The mechanism of action of small molecules and the fundamental biological role of protein tyrosine phosphatases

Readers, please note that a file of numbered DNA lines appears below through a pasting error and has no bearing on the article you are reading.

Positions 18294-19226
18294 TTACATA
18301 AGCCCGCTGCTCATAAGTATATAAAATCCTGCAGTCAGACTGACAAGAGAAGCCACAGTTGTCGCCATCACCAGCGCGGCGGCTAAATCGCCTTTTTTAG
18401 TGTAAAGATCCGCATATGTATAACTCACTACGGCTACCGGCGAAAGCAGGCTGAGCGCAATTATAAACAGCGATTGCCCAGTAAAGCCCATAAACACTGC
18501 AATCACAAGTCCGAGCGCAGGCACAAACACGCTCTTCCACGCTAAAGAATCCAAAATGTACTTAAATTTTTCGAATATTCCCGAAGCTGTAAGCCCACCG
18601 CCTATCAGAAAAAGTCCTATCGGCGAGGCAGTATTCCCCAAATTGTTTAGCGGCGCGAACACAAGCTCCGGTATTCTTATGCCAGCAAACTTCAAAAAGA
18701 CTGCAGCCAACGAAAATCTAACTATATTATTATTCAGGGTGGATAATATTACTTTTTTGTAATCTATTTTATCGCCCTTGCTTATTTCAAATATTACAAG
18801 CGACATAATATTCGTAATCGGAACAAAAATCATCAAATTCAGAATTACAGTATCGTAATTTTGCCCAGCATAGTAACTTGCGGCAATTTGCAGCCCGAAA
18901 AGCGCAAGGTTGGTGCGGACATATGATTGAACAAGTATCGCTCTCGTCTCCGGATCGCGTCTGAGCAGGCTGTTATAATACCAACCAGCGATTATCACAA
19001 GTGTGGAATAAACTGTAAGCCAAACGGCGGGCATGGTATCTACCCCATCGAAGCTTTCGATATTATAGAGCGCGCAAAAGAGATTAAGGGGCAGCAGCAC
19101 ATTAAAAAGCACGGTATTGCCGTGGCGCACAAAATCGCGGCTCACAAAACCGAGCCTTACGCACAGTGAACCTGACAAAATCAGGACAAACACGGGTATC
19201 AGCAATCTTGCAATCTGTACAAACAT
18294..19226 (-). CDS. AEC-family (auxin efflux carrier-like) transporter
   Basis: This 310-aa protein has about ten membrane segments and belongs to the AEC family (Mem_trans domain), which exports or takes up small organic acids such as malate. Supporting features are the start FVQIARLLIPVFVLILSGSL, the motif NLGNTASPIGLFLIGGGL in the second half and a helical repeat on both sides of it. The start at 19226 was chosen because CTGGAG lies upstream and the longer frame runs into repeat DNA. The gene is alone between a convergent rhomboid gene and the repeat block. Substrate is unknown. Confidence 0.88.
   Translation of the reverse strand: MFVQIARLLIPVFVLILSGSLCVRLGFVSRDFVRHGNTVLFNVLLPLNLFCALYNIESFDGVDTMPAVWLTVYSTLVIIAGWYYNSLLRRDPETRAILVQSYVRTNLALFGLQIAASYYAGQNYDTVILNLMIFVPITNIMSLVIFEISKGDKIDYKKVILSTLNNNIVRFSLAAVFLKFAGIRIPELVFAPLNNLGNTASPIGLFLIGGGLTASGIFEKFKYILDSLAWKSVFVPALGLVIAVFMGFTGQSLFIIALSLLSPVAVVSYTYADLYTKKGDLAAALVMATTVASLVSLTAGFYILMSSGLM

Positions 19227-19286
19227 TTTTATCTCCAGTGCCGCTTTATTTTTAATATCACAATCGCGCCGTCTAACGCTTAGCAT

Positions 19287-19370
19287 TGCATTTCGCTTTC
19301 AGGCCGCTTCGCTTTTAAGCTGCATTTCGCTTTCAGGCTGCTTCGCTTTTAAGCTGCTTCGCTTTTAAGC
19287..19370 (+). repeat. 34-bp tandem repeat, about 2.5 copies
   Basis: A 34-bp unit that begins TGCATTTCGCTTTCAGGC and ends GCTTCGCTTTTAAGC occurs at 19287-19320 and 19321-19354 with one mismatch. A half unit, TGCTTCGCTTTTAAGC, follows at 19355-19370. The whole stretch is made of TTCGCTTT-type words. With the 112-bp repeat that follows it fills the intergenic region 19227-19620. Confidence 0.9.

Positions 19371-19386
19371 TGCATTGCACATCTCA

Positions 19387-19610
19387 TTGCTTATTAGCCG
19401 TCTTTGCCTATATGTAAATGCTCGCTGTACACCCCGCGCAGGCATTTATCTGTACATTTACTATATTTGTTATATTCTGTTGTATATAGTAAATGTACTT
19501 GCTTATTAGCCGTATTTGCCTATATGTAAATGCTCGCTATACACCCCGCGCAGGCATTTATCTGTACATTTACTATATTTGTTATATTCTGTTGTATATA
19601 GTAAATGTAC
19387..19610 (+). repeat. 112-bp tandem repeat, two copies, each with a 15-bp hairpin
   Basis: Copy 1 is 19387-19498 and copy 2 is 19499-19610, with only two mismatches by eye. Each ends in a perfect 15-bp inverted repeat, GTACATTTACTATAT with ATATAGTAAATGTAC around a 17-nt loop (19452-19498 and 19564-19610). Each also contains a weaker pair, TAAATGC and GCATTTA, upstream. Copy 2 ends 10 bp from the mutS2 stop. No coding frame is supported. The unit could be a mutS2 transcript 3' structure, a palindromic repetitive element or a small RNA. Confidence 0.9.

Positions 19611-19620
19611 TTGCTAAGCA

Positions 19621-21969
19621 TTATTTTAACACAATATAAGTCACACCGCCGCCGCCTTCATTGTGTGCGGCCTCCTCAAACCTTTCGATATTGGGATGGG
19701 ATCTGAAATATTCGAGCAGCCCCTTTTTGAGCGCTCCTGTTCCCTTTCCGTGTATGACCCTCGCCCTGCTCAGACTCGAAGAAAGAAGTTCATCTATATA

The primary research focus of the Lazo Laboratory is on the mechanism of action and of resistance to novel and existing anticancer agents, particularly natural products, and on the fundamental biological role of protein tyrosine phosphatases. We are currently studying small molecules that disrupt the interactions of the oncoprotein c-Myc with its partner Max to determine their usefulness as anticancer agents. We have developed a human tumor stem cell model that permits the interrogation of chemical libraries and small interference RNA libraries to identify compounds and pathways that control the survival of tumor stem cells. Similarly, we are studying small molecules and intracellular pathways that mitigate or enhance the toxic effects of radiation. Some of the high throughput approaches we use are broadly applicable to other pathological conditions including neurodegenerative diseases, such as Alzheimer's, and neglected diseases, such as leishmaniasis. A second major research project focuses on investigating how protein tyrosine phosphatases, such as mitogen-activated protein kinase phosphatases, Cdc25, and phosphatase of regenerating liver, control cell proliferation, migration, invasion, and survival using both molecular biological and pharmacological approaches and on applying chemical biological methodologies to the discovery of new chemical probes and potential therapeutics. We currently have developed the first phosphatase of regenerating liver knock out mouse model to investigate the role of this unique protein in tumorigenesis. We have discovered several potent and specific small molecule inhibitors of these protein phosphatases and are investigating their pharmacological properties.